Cortical Processing of Odorants
- Yaniv Cohen, Yaniv CohenEmotional Brain Institute, Nathan S. Kline Institute, and Child & Adolescent Psychiatry, New York University Langone Medical Center
- Emmanuelle Courtiol, Emmanuelle CourtiolEmotional Brain Institute, Nathan S. Kline Institute, and Child & Adolescent Psychiatry, New York University Langone Medical Center
- Regina M. SullivanRegina M. SullivanChild & Adolescent Psychiatry, New York University Langone Medical Center, and Emotional Brain Institute, Nathan S Kline Institute
- and Donald A. WilsonDonald A. WilsonChild & Adolescent Psychiatry, New York University Langone Medical Center, and Emotional Brain Institute, Nathan S. Kline Institute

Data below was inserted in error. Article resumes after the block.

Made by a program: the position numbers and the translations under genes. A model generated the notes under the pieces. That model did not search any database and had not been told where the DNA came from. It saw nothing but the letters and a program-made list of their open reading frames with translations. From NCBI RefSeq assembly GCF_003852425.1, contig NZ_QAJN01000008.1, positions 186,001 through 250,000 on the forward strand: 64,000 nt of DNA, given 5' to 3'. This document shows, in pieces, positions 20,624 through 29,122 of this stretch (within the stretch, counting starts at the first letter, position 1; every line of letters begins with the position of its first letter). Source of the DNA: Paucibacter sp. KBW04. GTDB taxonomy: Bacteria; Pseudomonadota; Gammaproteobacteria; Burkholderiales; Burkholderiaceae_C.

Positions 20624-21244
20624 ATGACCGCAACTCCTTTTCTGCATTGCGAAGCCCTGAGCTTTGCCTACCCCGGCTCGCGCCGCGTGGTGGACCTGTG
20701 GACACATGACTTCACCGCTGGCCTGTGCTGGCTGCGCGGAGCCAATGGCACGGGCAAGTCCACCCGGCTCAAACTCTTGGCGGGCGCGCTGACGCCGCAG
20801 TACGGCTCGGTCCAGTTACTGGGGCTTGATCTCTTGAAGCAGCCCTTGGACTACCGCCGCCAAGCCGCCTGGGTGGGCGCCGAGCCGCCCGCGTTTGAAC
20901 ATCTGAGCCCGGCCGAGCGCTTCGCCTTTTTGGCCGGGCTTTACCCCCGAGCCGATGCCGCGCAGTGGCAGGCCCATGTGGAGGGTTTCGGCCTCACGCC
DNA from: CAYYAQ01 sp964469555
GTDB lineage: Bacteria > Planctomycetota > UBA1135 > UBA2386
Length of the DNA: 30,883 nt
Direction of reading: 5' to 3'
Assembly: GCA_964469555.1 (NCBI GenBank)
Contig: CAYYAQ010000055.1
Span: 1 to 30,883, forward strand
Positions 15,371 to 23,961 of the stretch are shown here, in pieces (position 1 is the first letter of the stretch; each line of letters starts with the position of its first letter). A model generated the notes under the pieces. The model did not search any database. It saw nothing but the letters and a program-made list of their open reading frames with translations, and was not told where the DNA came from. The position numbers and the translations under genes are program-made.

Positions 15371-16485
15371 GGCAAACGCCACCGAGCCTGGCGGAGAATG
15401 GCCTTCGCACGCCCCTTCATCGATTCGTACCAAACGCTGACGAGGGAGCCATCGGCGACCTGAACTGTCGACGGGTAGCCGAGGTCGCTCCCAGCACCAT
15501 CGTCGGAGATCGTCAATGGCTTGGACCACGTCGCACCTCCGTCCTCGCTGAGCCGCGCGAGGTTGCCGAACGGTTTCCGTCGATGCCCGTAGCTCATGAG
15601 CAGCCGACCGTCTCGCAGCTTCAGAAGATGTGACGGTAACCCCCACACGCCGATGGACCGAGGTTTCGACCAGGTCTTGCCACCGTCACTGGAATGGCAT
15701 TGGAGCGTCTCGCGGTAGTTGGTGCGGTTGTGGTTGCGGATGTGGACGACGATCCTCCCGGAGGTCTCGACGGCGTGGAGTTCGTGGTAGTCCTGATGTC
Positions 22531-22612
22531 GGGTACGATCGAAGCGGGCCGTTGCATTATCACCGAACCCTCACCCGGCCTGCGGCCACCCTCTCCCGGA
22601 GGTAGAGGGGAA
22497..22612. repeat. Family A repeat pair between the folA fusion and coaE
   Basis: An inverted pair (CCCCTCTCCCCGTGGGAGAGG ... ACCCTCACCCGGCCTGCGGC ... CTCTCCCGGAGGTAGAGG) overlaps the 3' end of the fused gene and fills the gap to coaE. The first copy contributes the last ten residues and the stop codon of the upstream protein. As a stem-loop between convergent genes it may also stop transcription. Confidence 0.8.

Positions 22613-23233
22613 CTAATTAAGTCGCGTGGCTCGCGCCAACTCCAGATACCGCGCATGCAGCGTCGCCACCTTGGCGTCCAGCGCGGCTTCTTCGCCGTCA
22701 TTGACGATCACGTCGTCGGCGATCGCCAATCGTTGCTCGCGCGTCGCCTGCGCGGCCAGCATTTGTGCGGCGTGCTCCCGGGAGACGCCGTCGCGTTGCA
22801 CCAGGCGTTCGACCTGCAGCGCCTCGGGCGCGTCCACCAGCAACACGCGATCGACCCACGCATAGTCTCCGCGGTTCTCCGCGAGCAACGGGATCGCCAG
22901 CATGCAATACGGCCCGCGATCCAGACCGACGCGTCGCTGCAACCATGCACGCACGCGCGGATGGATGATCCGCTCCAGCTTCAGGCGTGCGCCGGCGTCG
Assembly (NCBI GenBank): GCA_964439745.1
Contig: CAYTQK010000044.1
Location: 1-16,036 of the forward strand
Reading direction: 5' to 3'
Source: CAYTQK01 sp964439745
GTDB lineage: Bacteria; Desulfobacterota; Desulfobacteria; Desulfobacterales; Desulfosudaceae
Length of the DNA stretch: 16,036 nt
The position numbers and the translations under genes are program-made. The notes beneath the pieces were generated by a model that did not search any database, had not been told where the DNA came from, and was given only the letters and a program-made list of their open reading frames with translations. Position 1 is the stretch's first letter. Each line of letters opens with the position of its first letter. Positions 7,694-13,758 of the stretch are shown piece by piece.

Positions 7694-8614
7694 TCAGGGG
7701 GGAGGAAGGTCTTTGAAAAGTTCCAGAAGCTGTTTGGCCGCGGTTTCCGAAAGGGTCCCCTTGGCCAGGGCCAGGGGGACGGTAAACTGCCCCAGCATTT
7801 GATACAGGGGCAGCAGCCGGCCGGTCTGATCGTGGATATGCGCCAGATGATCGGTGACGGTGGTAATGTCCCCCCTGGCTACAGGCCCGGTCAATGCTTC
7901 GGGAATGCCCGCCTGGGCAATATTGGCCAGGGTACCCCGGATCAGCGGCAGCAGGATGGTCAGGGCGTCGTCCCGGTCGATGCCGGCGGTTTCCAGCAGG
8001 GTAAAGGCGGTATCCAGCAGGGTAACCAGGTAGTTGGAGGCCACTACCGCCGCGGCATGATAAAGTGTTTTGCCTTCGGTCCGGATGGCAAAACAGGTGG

Odorants, inhaled through the nose or exhaled from the mouth through the nose, bind to receptors on olfactory sensory neurons. Olfactory sensory neurons project in a highly stereotyped fashion into the forebrain to a structure called the olfactory bulb, where odorant-specific spatial patterns of neural activity are evoked. These patterns appear to reflect the molecular features of the inhaled stimulus. The olfactory bulb, in turn, projects to the olfactory cortex, which is composed of multiple sub-units including the anterior olfactory nucleus, the olfactory tubercle, the cortical nucleus of the amygdala, the anterior and posterior piriform cortex, and the lateral entorhinal cortex. Due to differences in olfactory bulb inputs, local circuitry and other factors, each of these cortical sub-regions appears to contribute to different aspects of the overall odor percept. For example, there appears to be some spatial organization of olfactory bulb inputs to the cortical nucleus of the amygdala, and this region may be involved in the expression of innate odor hedonic preferences. In contrast, the olfactory bulb projection to the piriform cortex is highly distributed and not spatially organized, allowing the piriform to function as a combinatorial, associative array, producing the emergence of experience-dependent odor-objects (e.g., strawberry) from the molecular features extracted in the periphery. Thus, the full perceptual experience of an odor requires involvement of a large, highly dynamic cortical network.